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Majority of Zimbabwe returnees' illegal immigrants UN agency

by Staff reporter
23 Jan 2021 at 22:35hrs | Views
EIGHTY percent of returnees into the country during the current Covid-19 health crisis came back from South Africa with the majority of them constituting citizens without travel documents, Sunday Southern Eye has established.

A survey conducted by the International Organisation for Migration (IOM) targeting returnees in 15 districts indicated that many people were still using illegal exit and entry points at the country's borders.

The United Nations agency said over 30 000 returnees had so far came back to Zimbabwe in the time of the Covid-19 pandemic.

"The new Covid-19 pandemic shaped new migration trends and intentions of migrants, the push and pull factors influencing their movement, the effect of their immediate and long-term needs, and their intentions upon arrival," reads the IOM's report.

The districts covered were Beitbridge, Harare, Bulawayo, Chegutu, Kadoma, Sanyati, Gokwe South, Gwanda, Zvishavane, Shurugwi, Zaka, Gutu, Chiredzi, Chipinge and Chimanimani.

A total of 1014 returnees participated in the survey and 25 focus group discussions with key informants from host communities being conducted. The survey sought to establish whether returnees had any travel documents with them. The survey showed that the majority of the returnees without passports were females.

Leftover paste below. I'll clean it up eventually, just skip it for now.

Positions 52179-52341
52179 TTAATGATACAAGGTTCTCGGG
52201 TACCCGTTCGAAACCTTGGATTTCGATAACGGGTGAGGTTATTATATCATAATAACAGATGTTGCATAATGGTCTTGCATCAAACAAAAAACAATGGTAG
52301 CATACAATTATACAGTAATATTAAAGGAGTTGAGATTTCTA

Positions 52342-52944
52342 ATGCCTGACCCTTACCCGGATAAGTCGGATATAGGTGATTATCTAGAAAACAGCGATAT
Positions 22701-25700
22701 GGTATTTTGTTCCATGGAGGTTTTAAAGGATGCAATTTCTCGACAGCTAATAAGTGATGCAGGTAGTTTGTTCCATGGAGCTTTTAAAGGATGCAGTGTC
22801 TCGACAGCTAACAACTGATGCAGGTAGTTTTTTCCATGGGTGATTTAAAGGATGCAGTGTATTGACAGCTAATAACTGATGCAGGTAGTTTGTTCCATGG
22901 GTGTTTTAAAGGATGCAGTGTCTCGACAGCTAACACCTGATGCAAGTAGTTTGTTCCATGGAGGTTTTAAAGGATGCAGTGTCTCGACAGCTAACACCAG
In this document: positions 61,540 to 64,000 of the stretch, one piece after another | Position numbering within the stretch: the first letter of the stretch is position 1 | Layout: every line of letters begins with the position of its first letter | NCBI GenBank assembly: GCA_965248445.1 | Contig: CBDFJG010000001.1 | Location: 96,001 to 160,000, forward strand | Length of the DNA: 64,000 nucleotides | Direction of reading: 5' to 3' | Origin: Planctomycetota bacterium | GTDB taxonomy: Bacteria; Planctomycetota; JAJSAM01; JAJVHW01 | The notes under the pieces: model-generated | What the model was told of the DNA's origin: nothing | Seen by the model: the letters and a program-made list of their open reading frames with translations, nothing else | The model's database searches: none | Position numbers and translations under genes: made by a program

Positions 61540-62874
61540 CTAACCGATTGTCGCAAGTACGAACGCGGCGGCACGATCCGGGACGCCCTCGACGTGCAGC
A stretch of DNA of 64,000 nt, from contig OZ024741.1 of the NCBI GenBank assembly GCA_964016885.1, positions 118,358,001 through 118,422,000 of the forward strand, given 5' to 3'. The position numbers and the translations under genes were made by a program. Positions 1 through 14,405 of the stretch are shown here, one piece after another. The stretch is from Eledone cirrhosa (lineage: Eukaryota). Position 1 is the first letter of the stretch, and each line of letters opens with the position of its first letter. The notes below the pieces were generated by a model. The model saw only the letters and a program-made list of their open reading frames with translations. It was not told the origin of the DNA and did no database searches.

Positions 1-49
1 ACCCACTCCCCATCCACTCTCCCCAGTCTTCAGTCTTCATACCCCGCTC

"The findings show that 35.74% females had passports while 62.85%, who are the majority, had no valid travel documents," said IOM.

"Only 1.41% reported that they had temporary travel documents. On the other hand, male returnees (52.66%) had passports while 43.88 % had no valid travel document. 3.19% of the male returnees also reported to have temporary travel document.

"It, therefore, follows that, women (62.85%) do not have valid documents compared to men (43.88%). As a result, it can be implied that more female returnees were irregular migrants in their host country before returning. This also means that women were more vulnerable in host countries."

The survey also sought to ascertain whether the returnees intended to settle in Zimbabwe permanently or planned to migrate to their host countries.

"The findings show that most returnees (80%) came back from South Africa during Covid-19 lockdown. Of these returnees, 55% indicated that they intend to go to back to
their host countries," reads the IOM report.

"While more than half of the returnees intend to go back, it was also found out that 55% of the total returnees do not have valid travel documents. In addition, it emerged that 63% of returnees are unemployed, hence this influences their intention to go back to host countries. 68% of the returnees also cited that they face hunger and financial constraints."

The IOM suggested that an immediate intervention such as cash transfers, non-food items and agricultural kits be extended to the returnees in the short-term to meet their needs. The United Nations agency said in the long-term, a sustainable reintegration and Covid-19 recovery plan was needed such as livelihoods projects which suit their occupational skills and other potential economic activities that may be available in their host communities.

"84% of the returnees do not have savings in host countries and as a result, they face other challenges such as limited access to healthcare and education for their household members. A comprehensive reintegration package that may include social grants in partnership with the Government of Zimbabwe may be required to ensure safe, secure and successful re-integration of returnees," IOM said.

Source - the standard

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